When I was a younger teacher, I called a 14-year-old girl a prostitute. I didn’t know I had done until the head of year tracked me down, having just come off the phone to her aggrieved mum. “Did you call Jodie a trollop?” he asked. I had: I’d said, “Eh up, trollop, can you collect the books for me please?”
I came from a different part of the country, and “trollop” here seemed to have a very different meaning to the one I was used to; or perhaps my family just used it differently. Regardless, I’d made a mistake. I put my hand up, I called the mum to explain and the next day I caught up with Jodie.
Teachers make a lot of mistakes, sometimes without realising. As a leader, your role will include dealing with them.
If you’re lucky enough to have proper HR support, they will know what to do. Never go blindly into any situation throwing accusations around or trying to save the world like you’re Wonder Woman. At the very least, there will be a school disciplinary policy and a line manager to talk to. Spend time reflecting on what to do. With experience, you’ll get a better sense of what is appropriate in each situation.
The greatest variable is how serious the alleged incident is. Another big factor is the honesty of the member of staff. Some adults freeze when they are challenged, so it’s important to understand that the first response you get may be a panic-stricken, “It wasn’t me, guv’nor.” Also, don’t judge the severity of the issue on the volume at which the parent conveyed it.
The honesty of staff
If it is a potential child-protection matter, phone the local authority designated officer immediately and they will advise you. You may need to suspend the member of staff; you may need to call the police. Confidentiality must be maintained at all times and this will be stressful for all those involved.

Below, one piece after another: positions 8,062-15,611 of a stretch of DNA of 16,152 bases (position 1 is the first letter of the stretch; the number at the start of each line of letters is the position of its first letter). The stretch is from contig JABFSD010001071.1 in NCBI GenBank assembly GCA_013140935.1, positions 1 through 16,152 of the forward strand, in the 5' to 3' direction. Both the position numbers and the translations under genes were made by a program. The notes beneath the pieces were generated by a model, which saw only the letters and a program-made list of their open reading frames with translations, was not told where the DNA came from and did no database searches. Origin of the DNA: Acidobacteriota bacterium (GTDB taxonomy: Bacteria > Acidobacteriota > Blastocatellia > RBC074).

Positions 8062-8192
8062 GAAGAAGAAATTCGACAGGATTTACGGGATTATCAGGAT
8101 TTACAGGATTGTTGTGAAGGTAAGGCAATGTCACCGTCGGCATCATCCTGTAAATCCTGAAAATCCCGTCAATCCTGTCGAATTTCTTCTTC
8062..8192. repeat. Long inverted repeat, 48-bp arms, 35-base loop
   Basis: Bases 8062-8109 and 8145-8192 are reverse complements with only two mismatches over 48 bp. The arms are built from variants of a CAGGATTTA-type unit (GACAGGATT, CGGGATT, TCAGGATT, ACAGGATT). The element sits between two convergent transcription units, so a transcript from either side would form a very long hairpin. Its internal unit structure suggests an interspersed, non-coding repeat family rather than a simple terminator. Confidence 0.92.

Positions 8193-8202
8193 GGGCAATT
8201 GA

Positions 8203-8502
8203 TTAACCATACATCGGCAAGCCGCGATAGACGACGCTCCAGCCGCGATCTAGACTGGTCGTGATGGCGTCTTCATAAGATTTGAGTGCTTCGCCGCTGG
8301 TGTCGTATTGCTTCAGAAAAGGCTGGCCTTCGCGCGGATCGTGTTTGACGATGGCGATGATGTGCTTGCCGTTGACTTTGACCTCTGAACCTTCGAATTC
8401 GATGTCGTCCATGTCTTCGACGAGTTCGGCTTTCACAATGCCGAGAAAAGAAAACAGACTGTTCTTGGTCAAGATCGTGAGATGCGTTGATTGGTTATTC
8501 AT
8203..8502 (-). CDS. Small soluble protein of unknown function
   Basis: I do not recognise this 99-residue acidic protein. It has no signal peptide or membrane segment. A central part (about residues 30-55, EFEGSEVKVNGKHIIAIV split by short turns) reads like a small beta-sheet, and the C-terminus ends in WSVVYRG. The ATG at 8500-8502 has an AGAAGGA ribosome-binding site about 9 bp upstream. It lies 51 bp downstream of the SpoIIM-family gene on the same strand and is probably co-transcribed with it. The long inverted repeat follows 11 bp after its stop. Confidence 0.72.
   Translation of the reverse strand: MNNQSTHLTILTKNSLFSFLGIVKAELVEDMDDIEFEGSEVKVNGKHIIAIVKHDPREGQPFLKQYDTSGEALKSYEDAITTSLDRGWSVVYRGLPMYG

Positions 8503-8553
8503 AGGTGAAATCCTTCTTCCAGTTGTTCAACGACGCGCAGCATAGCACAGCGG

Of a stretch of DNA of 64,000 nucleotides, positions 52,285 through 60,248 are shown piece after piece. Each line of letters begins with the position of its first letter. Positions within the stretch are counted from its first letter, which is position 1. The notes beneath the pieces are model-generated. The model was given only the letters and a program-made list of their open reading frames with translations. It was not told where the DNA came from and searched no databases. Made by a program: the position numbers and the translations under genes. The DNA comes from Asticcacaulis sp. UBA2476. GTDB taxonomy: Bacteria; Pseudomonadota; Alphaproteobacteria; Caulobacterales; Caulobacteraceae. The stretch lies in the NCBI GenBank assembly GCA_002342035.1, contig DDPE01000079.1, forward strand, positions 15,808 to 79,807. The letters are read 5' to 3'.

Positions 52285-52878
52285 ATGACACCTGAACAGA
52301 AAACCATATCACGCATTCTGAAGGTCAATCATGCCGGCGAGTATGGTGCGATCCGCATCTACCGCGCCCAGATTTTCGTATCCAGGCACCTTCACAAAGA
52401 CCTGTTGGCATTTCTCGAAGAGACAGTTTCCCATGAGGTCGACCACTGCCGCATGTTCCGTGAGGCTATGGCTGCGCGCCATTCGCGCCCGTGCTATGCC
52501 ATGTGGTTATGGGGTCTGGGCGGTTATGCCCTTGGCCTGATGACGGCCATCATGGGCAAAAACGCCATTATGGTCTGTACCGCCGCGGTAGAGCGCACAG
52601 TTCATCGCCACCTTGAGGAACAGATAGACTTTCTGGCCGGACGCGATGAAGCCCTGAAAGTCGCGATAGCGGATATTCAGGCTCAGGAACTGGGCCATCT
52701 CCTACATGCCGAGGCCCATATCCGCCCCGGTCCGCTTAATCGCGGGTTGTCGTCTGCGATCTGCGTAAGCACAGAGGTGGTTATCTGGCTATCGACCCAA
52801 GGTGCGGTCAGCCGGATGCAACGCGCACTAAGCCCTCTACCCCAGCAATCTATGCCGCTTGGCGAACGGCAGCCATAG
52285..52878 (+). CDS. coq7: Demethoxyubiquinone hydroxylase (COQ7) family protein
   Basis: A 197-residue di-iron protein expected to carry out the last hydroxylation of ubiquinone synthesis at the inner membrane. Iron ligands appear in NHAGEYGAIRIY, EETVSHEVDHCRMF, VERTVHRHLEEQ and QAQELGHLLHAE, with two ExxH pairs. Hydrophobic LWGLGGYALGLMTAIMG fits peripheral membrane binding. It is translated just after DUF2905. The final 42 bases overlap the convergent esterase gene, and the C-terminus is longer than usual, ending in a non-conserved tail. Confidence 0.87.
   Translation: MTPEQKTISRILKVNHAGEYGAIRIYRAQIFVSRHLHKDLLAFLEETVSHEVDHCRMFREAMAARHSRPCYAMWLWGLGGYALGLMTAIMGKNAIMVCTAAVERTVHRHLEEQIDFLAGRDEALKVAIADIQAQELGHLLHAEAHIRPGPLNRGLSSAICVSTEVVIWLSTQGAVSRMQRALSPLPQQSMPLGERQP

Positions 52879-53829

At the other end of the scale are those infringements that don’t need any formal investigation (if you’re not sure, check); these may include not setting homework, not marking or saying something a bit silly. One science teacher told his Year 7s the world would end that weekend; it caused chaos.
When speaking to the person making the complaint, gather as much information as you can, writing it down. Ask how they would prefer it to be resolved (this doesn’t mean you will resolve it this way) and warn them that it may take a few days to get back to them.
Often it is a parent or carer; sometimes it is another adult in school – a receptionist who saw something or a teaching assistant who overheard a comment.
Sadly, there will be times when a staff member is at fault and they are not honest with you. If you are satisfied that you are being lied to, explain that to them. If other people you have spoken to have a different story, ask for an explanation.
Keep a written record of what you have learned and done, and summarise conversations you’ve had. Eventually, if you build up a series of small issues, a more serious picture may emerge and this must be passed up the chain.
The ideal resolution is that the member of staff will apologise in a way that retains their dignity. Sometimes you may need to offer an apology on behalf of the school and this will not always be accepted. I have had to explain to parents that the incident was not as first described by their child, and they have found this difficult to hear.
Regardless of which way it goes, try to strike a perfect balance – by acting as if you are the parent making a complaint, as well as the teacher being complained about.
Keziah Featherstone is co-founder and national leader for #WomenEd. She is a member of the Headteachers’ Roundtable and an experienced school leader. She tweets at @keziah70